The Things You Don’t Know That You Forget BY SOULAIMA GOURANI
As a person, I am always curious to know how I can perform better, enjoy further, and learn more. I am driven by it. I have many maxims, challenge myself regularly, and allow myself to be challenged by the people I meet. The other day, one of my colleagues really gave me something to think about.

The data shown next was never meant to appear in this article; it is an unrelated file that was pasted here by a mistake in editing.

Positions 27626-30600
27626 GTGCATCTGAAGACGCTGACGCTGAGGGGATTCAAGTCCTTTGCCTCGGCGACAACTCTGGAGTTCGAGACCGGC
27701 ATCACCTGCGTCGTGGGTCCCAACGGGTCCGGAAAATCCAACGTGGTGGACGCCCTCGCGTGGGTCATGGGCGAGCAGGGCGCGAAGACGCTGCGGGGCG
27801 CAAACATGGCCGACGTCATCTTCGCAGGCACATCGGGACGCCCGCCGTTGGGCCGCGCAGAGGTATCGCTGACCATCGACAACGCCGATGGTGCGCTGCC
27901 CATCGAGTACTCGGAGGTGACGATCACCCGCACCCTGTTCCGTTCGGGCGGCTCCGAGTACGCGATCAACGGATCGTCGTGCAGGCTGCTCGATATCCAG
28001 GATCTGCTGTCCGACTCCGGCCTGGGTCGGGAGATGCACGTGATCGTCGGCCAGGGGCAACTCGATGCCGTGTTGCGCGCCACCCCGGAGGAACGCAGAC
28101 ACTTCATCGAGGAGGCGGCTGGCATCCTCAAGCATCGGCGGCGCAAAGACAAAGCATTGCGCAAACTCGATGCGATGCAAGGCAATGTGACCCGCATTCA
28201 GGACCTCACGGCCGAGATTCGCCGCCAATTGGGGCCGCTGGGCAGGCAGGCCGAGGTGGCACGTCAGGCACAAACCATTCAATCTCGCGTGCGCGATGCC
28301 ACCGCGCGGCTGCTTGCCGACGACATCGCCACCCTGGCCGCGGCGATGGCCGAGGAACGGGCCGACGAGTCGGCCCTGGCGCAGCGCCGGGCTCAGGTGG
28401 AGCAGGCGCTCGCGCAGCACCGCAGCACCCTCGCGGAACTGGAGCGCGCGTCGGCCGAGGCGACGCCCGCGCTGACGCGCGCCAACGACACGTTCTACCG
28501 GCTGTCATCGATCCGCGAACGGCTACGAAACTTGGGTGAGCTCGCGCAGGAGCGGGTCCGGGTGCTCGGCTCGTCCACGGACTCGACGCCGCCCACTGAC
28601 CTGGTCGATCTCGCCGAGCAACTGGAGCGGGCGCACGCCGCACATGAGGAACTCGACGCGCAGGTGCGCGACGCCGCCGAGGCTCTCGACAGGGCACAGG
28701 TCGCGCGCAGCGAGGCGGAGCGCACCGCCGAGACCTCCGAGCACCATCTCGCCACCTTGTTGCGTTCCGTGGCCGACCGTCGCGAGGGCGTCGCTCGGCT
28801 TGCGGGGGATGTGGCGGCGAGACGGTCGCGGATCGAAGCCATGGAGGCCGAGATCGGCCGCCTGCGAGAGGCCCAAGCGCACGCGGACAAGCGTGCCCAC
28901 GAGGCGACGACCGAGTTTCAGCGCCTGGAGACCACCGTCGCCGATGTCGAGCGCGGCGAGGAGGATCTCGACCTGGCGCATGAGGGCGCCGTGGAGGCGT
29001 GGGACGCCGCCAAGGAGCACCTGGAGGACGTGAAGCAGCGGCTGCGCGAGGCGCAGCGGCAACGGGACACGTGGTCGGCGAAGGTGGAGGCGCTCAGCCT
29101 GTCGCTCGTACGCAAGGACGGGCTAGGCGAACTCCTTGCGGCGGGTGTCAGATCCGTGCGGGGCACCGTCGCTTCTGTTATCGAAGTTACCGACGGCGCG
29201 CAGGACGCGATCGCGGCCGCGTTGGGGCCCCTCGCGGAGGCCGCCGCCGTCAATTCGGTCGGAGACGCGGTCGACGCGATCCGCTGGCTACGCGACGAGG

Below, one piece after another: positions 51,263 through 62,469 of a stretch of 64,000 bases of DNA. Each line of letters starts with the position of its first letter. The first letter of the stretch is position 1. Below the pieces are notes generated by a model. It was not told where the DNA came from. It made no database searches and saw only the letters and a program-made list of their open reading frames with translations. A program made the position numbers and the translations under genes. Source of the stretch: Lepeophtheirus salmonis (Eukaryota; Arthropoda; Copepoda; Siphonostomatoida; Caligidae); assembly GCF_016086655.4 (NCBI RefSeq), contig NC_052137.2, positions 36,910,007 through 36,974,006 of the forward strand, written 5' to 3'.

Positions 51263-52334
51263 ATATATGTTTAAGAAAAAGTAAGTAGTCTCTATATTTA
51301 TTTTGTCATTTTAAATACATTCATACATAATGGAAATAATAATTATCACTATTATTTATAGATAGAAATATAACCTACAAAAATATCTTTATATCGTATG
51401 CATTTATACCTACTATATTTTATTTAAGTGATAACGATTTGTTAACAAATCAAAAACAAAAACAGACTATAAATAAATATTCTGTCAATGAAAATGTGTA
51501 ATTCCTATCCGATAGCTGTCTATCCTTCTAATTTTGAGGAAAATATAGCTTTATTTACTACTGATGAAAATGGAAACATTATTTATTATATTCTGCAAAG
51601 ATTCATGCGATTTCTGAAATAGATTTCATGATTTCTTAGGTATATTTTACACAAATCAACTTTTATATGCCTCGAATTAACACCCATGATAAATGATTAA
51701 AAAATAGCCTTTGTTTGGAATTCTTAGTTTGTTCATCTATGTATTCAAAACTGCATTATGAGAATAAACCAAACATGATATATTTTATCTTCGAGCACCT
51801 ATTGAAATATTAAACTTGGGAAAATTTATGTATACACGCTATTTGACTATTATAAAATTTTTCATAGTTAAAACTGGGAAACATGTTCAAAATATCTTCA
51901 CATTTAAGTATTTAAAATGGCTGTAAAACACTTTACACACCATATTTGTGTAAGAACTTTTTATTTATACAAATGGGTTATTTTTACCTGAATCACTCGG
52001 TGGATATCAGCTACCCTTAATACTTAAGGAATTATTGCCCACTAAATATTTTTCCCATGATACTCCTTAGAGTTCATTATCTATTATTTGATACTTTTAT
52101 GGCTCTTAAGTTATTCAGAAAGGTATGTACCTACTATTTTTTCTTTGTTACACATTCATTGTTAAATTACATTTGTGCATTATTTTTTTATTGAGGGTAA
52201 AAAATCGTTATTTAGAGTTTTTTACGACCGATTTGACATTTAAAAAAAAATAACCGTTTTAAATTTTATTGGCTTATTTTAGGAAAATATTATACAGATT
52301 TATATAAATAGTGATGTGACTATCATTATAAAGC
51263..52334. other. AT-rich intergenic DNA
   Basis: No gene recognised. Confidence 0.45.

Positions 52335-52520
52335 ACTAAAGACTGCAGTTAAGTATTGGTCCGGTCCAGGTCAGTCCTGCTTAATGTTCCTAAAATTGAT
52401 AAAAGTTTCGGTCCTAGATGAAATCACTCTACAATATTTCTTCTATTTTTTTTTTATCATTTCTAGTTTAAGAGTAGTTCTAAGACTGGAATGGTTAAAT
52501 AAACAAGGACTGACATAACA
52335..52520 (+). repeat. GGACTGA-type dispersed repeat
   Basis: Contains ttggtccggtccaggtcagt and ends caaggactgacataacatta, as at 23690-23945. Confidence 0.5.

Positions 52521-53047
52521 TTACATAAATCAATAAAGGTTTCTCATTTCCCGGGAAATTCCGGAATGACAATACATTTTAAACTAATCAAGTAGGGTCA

Flaccid Brain I have a driver to take me to my appointments on the very long days. I have noticed that he never writes anything down when we make plans for the following week. He just listens. We agree on pickups, routes, times for when to be at a certain location, etc. I am sitting there frantically flicking through the pages of my calendar, while he just sits there quietly and does nothing but listen. He is always on time and never takes the wrong way. I am impressed! One day, I asked him why he doesn’t take notes so that he wouldn’t have to remember it all in his head. I think that it is practical to write stuff down in order to get it out of my head. I thought that I was doing myself a favor by not keeping everything in my head. He just smiled and said, “Well, I actually want to remember it. But if I write it down, my brain becomes flaccid and slow, and over time, I will end up forgetting things—and I don’t want that to happen.” That gave me something to think about! A flaccid brain—who would want that? I started thinking about all the information that I store on my phone: the events in my calendar and everything that actually means that I don’t remember anything or, perhaps more correctly, that I don’t forget anything—or is it the other way around? As a matter of fact, my driver actually made me wonder if I was doing my brain a favor or a disservice! It feels great not forcing the brain to remember anything by storing all the information on a smartphone because I feel more relaxed when I don’t have to remember a lot of small details. Unfortunately, I have to accept the fact that today I, more or less, only remember my grandmother’s phone number (and she died many years ago), my mother’s old number, and my best friend’s digits in my head. All other phone numbers are stored in the mobile phone. It’s quite surprising to realize how few numbers I can remember in my head. I Think It Is “Important” to Take Notes I attended many meetings when I worked for Maersk Data and, later on, Hewlett-Packard (it is not unusual for big organizations to have many meetings). At these meetings, the participants were expected to take notes—even if they did not look at the notes again after a meeting was finished. In many companies, it is perceived as being disrespectful not to take notes, especially to the colleagues hosting the meeting. You are sending an indirect signal that nothing on the agenda is important enough that you need to “remember” the meeting later on. It Starts with Phone Numbers However, it is not only phone numbers that I no longer store in my head. The same is true with names, passwords, the kids’ social security numbers, addresses, routes, shopping lists, and so on. Just to dwell on the issue about addresses and finding one’s way—it is “funny” that the number of accidents on the roads are increasing together with the mainstream adoption of GPS equipment. Perhaps we should consider starting to think rather than just trusting the navigation console 100 percent.
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